Make reward levels for even those with not much money to spend. If people are excited about your offering, they will want to support it, but might not have more than a few dollars to give toward the development of your $200 gadget. Allow them a way to contribute, even if the reward is simply a mass-produced digital assets or personal thanks.
Don’t forget to factor shipping into the equation. Not all of your supporters will be local, and many worldwide contributors will be expecting their perks, too. Have a plan for extra shipping charges, if your item is a physical product.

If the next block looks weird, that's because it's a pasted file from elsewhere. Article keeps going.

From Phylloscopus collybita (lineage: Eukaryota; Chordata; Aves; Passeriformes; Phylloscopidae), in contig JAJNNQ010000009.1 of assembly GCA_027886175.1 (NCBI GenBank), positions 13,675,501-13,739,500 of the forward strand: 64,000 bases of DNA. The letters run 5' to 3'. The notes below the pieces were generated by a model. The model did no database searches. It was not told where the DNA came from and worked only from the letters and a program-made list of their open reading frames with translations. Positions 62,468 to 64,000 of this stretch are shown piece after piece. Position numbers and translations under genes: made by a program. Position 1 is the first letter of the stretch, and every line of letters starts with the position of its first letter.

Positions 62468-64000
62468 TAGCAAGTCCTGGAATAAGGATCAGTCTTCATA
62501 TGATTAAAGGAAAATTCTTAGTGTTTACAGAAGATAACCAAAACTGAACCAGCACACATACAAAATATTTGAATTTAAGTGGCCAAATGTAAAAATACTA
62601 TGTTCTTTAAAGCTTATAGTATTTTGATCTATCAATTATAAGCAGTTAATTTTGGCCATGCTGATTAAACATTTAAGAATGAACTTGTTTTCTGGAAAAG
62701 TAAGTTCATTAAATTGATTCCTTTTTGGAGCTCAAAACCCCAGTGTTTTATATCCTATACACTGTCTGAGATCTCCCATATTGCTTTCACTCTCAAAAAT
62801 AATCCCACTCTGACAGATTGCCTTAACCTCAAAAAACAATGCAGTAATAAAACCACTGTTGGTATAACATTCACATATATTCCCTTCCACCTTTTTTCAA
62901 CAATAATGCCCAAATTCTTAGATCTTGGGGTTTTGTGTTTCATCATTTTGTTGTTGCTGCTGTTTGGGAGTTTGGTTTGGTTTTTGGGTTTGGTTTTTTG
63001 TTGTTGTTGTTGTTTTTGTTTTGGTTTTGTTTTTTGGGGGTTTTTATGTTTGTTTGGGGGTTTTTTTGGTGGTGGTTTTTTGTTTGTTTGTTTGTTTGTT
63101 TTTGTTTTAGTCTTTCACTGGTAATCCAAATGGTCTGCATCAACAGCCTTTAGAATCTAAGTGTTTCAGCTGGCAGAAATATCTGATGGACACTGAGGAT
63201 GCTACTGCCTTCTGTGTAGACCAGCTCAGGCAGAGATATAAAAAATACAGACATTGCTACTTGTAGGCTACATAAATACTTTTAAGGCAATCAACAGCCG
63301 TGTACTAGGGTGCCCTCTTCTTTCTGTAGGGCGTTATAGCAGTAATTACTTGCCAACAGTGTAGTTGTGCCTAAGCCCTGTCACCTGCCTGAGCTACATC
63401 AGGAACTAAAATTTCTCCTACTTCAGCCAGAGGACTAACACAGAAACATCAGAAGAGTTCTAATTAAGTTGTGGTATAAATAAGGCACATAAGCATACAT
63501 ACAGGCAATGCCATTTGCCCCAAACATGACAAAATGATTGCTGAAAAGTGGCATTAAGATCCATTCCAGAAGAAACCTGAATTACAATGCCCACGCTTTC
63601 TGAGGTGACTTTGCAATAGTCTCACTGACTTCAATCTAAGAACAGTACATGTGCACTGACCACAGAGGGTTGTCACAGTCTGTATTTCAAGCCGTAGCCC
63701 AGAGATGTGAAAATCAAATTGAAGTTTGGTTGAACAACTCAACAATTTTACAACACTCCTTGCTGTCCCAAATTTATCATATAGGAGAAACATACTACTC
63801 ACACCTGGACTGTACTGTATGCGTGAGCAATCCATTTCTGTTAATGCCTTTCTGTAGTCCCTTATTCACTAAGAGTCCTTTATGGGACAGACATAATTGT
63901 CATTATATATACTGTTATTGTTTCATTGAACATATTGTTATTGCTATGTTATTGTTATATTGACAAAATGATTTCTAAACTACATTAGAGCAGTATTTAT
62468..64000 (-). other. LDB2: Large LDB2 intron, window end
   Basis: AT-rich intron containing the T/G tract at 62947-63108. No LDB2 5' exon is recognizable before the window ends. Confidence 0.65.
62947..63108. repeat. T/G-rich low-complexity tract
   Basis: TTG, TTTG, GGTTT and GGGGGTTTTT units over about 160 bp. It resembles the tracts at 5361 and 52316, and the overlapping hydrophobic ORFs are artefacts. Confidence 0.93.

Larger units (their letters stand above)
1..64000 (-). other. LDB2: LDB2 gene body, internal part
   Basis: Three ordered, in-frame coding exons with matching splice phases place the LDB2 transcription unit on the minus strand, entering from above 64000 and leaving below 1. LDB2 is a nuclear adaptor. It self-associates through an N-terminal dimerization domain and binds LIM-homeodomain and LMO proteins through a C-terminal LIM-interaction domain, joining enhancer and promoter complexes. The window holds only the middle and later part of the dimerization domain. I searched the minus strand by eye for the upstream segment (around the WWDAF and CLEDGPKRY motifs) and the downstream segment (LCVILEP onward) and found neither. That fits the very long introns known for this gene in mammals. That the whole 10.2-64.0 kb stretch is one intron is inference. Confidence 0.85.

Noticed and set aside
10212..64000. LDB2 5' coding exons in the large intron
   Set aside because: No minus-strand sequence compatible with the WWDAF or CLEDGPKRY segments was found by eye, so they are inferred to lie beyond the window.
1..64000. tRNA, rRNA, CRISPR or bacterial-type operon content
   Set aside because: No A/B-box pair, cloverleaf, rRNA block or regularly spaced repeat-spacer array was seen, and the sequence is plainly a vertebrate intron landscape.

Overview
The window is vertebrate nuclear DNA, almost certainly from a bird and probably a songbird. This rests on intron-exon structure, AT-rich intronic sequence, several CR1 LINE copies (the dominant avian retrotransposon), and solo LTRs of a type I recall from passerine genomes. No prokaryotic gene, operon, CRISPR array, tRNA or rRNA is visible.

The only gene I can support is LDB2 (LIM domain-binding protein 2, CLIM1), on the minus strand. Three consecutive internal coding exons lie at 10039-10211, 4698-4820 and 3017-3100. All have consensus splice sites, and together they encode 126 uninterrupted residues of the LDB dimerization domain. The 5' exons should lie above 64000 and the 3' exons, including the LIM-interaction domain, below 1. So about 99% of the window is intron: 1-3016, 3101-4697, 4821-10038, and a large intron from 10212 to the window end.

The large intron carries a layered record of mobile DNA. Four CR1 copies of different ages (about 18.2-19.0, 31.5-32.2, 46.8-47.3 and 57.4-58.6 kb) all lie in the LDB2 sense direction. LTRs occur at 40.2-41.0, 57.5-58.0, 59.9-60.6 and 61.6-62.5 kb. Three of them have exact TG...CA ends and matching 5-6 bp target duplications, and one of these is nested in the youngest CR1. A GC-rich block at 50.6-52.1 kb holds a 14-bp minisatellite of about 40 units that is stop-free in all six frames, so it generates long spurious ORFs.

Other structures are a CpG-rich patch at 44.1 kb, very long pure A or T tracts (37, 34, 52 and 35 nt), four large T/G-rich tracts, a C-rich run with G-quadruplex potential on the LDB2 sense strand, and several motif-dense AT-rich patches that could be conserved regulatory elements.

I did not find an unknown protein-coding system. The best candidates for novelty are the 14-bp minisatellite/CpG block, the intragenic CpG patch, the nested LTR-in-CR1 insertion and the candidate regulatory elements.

One of the most common indicators that a project will reach its goal funding level is that it’s showing traction early on in the fundraising effort. If you don’t have your project near half-way funded in the first week or so, it may be a hard road to get it to goal. Buzz built early is the back way to succeed, as those who “buy in” are more likely to tell friends and family, share on social, and be your best brand evangelists.
For that reason, it’s essential to give people a reason to fund early. “Early bird” and even “Extra early-bird” perks can help jump-start that funding and get the word out about your goal. These rewards should be in low quantity but offer the biggest perks. You could choose to offer your product for free at a reward level that’s equal to half of the eventual market price. This will entice those who want to score a good deal to buy-in early and feel like they were on the ground floor of something big.